What do I do if I sprain my ankle? Seek a healthcare provider for an appropriate diagnosis. It is also important to seek help as soon as possible if the pain is severe in order to rule out the presence of a fracture. Getting an appropriate diagnosis will help to best guide the treatment of your ankle sprain. For example, the rehab of a grade III lateral ankle sprain is much more conservative than for a grade I sprain. A grade III sprain may require the use of a walking boot or crutches early on; whereas, you may require no assistive device for walking after a grade I lateral ankle sprain.
What is “RICE?” Most ankle injuries require a period of “RICE” during the acute phase of healing. RICE stands for: rest, ice, compression, elevation. In other words, get off your feet, elevate your ankle above your heart, apply ice for 10-15 minutes, and utilize a compression sleeve or an ace wrap to help control the swelling.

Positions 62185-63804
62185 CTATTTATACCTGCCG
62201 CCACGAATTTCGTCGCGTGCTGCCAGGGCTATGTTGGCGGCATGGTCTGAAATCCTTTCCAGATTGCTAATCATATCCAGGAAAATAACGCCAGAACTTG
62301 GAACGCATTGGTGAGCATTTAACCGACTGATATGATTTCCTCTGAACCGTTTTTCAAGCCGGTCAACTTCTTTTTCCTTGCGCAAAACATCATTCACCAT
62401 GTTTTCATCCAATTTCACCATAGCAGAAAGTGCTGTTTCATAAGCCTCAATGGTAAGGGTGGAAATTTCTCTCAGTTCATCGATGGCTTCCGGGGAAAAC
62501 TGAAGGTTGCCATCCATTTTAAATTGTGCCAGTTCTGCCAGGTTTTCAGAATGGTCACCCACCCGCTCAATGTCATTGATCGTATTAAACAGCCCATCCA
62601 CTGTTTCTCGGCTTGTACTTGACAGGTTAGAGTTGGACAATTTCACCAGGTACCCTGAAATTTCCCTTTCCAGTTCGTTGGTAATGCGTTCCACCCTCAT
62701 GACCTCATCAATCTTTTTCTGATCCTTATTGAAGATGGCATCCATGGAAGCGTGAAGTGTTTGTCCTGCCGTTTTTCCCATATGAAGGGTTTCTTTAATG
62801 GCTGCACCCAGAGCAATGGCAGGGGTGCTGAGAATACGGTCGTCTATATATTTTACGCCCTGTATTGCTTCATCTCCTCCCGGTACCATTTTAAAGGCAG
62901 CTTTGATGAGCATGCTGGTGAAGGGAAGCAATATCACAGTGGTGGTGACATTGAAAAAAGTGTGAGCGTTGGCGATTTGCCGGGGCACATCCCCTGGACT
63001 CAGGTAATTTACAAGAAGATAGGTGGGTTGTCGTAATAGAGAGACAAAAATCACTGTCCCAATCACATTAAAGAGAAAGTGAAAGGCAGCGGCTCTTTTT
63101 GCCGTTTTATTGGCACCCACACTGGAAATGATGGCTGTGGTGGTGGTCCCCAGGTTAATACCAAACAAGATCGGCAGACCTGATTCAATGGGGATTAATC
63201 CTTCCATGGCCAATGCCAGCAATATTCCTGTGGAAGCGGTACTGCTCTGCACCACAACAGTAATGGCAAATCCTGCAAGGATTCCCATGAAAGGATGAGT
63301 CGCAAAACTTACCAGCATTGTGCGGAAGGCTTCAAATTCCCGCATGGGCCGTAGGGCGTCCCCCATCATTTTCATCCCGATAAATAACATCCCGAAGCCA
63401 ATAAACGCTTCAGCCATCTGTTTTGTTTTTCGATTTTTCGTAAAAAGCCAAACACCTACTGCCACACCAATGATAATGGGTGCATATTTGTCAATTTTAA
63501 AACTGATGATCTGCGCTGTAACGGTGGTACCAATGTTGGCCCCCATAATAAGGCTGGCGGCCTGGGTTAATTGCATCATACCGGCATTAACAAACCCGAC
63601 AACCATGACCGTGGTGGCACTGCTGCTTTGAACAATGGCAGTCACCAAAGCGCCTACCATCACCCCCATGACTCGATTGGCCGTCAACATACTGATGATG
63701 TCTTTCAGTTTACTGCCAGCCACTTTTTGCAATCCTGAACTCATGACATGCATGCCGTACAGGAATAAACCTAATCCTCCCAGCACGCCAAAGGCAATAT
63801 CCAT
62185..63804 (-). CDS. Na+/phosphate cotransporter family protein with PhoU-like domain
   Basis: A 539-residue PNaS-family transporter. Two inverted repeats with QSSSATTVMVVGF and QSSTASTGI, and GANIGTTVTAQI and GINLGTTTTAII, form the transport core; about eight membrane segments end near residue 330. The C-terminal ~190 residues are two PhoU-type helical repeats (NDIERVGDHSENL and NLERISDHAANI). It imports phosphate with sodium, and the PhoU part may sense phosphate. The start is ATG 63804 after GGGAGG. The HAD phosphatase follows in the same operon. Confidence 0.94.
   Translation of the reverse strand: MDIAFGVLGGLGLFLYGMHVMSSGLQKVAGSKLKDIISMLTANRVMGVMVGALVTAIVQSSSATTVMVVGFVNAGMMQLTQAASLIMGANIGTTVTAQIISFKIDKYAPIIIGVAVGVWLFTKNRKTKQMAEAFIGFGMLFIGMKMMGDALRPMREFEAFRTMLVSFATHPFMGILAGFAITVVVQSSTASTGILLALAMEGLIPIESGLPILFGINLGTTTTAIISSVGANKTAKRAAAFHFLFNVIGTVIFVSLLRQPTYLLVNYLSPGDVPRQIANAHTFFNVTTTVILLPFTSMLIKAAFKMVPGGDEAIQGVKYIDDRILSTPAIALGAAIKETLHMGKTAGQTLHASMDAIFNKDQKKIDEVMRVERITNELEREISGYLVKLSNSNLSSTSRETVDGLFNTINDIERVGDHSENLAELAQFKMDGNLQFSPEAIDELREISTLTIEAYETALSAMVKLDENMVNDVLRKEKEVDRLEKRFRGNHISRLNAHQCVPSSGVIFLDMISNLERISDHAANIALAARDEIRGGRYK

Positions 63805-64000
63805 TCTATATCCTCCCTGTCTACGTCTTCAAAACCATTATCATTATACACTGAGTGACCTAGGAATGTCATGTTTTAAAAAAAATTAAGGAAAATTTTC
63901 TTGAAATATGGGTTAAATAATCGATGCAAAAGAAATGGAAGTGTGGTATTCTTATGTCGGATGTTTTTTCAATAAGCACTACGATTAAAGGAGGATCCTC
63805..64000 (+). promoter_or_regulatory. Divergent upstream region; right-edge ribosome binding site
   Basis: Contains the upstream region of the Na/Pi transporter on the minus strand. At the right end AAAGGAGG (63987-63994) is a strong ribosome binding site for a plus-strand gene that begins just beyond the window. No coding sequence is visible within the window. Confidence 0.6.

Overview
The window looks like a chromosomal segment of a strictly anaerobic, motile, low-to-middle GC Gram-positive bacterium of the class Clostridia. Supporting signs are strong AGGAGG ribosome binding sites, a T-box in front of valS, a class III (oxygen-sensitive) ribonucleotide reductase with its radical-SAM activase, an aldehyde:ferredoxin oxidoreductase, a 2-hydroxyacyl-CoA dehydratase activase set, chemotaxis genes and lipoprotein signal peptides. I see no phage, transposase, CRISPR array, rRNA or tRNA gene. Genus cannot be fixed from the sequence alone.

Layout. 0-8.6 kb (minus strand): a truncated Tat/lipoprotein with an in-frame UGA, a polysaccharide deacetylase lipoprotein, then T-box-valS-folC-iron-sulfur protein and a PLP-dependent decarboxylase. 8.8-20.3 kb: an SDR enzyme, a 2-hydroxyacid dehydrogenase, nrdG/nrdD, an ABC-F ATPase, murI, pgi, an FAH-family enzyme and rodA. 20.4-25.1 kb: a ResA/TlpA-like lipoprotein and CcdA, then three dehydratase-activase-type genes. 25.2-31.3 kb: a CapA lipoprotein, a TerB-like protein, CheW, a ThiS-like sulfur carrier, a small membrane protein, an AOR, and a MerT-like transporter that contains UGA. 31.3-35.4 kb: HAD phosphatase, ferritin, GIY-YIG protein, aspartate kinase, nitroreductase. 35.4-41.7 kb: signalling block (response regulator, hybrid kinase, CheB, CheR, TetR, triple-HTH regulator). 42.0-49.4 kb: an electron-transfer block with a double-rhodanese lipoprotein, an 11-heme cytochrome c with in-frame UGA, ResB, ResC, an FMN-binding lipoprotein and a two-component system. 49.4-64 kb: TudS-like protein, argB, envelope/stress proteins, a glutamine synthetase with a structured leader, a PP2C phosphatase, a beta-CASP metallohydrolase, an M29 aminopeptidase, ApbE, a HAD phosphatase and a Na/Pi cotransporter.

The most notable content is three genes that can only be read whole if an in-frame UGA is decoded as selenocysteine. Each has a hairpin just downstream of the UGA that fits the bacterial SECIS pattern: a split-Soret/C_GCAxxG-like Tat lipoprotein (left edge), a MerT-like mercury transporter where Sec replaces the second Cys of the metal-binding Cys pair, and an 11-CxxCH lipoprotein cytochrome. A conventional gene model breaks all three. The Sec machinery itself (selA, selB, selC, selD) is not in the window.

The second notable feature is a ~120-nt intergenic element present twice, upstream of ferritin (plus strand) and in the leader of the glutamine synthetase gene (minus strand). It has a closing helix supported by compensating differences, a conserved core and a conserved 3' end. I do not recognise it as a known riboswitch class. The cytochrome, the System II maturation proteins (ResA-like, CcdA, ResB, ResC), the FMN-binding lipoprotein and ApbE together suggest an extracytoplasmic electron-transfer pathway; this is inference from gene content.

What happens after the acute phase of injury? Talk to your doctor about seeing a physical therapist in order to reduce your symptoms and to improve your overall physical function. Seeing a physical therapist can prove to be very valuable after sustaining an ankle sprain. In one study, 74% of individuals exhibited at least one residual symptom of either pain, swelling, weakness, or instability as long as 1-4 years after injury. (3) Physical therapy can help reduce the incidence of these residual symptoms and can aid in the restoration of normal ankle function.